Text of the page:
- 1898 Whitehorse created by Gold Rush Stampeders
- 20 hours of summer daylight
- 918 Historic Mile location on the Alaska Highway
Whitehorse is a lively territorial capital rich in music and arts set amid wilderness on the banks of the Yukon River and at the doorstep of Kluane National Park and Reserve, a UNESCO World Heritage Site. Step back to Klondike Gold Rush days aboard the S.S. Klondike sternwheeler and try gold-panning at the MacBride Museum. Face mammoths and sabre-toothed tigers at the Beringia Interpretive Centre. Experience vibrant, traditional Kwanlin Dun and Ta’an Kwach’an First Nations crafts and culture. Lose yourself in tales at one of the world's biggest storytelling festivals; meet colourful locals; cheer on huskies during the Yukon Quest, a 1,000-mile international dog-sled race. Just minutes from town you’re in the wild. Slip into steaming hot springs at Takhini, go rafting, paddling, biking or hiking. Use Whitehorse as a base for exploring the North on a Flightsee, while horseback riding and learning to mush dogs. Then bunk down in a nearby rustic cabin to watch the Aurora Borealis, Mother Nature’s light show, shimmy Technicolor curtains across the skies.
- Celebrate summer solstice by mountain biking, hiking, and dining on fresh Northern specialties under the midnight sun.
- Mush your own dog sled team beneath the Northern Lights and sleep in a yurt warmed by a cast-iron stove.
- Hop on a snowmobile and travel a powdery trail through boreal forest and sub-alpine terrain.
Arts & Culture
Nature & Wildlife
- Grab a paddle for a multi-day wilderness river canoeing trip and watch for moose and bald eagles.
- Watch the Aurora Borealis shimmer across the skies, then sleep in a wilderness prospector-style tent used by gold seekers and trappers.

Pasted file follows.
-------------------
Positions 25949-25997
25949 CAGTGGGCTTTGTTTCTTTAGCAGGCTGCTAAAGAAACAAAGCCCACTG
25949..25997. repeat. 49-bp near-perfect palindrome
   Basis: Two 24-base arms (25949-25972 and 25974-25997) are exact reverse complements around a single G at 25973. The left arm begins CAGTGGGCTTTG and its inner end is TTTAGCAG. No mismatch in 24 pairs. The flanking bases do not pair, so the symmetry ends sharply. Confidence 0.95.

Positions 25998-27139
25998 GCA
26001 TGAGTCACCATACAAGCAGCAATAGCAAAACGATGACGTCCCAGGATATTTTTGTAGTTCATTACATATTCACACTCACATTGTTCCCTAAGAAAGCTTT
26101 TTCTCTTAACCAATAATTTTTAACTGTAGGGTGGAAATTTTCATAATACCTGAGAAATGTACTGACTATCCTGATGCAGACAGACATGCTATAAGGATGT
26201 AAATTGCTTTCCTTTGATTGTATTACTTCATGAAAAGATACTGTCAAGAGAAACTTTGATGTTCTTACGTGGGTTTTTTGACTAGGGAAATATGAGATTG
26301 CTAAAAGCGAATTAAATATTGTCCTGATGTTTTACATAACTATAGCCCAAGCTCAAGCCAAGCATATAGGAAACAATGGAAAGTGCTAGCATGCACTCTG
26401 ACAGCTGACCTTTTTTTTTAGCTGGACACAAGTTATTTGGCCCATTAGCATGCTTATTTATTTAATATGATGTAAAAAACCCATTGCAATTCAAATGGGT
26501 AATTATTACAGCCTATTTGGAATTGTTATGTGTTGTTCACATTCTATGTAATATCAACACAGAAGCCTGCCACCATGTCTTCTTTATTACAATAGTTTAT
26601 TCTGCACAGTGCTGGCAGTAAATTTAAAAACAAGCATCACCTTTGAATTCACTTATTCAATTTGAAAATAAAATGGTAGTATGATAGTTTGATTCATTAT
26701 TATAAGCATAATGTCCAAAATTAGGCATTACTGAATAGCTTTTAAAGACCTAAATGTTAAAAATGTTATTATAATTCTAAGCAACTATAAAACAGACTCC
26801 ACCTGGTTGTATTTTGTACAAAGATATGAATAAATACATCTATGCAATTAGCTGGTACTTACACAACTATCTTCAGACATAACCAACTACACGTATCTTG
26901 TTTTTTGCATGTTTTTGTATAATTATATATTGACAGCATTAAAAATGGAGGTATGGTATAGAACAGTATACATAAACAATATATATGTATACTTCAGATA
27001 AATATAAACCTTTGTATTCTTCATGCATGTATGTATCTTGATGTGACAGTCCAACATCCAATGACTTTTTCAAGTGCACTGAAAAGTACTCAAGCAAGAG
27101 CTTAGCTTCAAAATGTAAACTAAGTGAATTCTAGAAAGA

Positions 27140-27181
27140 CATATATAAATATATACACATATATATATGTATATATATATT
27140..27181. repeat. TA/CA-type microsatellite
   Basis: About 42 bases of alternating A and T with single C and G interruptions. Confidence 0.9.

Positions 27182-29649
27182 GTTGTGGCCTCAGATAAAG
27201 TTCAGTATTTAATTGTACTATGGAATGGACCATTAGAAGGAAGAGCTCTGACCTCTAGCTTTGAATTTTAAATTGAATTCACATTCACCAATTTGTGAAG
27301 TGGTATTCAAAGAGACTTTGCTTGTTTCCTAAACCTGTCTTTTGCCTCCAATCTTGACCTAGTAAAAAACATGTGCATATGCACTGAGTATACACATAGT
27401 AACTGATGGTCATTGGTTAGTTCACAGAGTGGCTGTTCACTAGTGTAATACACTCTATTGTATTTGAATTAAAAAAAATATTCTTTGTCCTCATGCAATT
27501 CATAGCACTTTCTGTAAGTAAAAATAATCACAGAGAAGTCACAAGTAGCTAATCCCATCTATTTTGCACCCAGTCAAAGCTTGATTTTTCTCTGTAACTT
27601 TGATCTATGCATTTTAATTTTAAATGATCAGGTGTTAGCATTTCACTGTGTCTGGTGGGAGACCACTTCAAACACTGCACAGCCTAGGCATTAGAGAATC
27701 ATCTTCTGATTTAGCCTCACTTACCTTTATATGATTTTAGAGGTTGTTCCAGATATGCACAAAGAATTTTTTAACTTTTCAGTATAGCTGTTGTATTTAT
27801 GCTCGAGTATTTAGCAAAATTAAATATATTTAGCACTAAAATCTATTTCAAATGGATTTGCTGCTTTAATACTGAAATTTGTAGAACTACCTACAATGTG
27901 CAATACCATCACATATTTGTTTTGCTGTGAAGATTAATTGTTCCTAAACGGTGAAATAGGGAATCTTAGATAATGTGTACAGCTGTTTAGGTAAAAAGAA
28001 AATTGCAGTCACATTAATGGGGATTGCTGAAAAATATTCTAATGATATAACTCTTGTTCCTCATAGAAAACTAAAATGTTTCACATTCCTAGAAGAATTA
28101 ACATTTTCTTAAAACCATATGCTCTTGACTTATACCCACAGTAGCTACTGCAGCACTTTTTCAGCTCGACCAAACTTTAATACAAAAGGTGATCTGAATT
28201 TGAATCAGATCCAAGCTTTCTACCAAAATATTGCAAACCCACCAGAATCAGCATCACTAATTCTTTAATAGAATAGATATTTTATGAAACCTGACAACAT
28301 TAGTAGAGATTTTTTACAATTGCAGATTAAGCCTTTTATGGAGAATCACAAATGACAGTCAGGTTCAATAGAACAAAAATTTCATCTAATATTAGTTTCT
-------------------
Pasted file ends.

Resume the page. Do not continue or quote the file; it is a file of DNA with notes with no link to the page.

- Count Dall sheep and grizzly bears in Kluane National Park and Reserve, a UNESCO World Heritage Site.
- Go bush and raft down Glacier Alley through three wilderness parks, camping beneath soaring peaks en route.
Road trips & Train travel
- Whitehorse summers boast long days with balmy temperatues, averaging 22°C.
- During winter, days are short and the thermometer slides to -12°C. Snow is common from October through April.
- Discover local weather information. Research local weather patterns at Environment Canada's Canadian Climate Website.
Area: 416.54 square kilometres (160.83 square miles)
Whitehorse is the Yukon’s capital and its largest city
Total Population: 27,322
Official Languages: English and French (English predominant)
City Motto: Our People, Our Strength
- Summer season, from June to September, is prime time for hiking, paddling and road tripping.
- Just shy of the Arctic Circle, days are up to 20 hours long between May and August.
- In winter, during the dog sledding, cross-country skiing and snowshoeing season from October to April, Northern Lights are also at their brightest and best.
- Whitehorse is located in the northern territory of Yukon in Canada’s Western Arctic.
- There are regular flights from southern Canada, the Northwest Territories and Alaska (as well as seasonal flights from Germany) to Whitehorse Airport (YXY).
- By road, arrive via the Alaska Highway or Stewart-Cassiar Highway from British Columbia.
- View current Yukon highway information.
- Ferries and cruise ships stop in Skagway, Alaska, with charter buses and coaches connecting to Whitehorse.
- The White Pass and Yukon Route narrow-gauge railway also links Skagway to Whitehorse.
- Whitehorse is a compact city, perfect for walking.
- The seasonal, summertime Waterfront Trolley runs along the Yukon Riverside.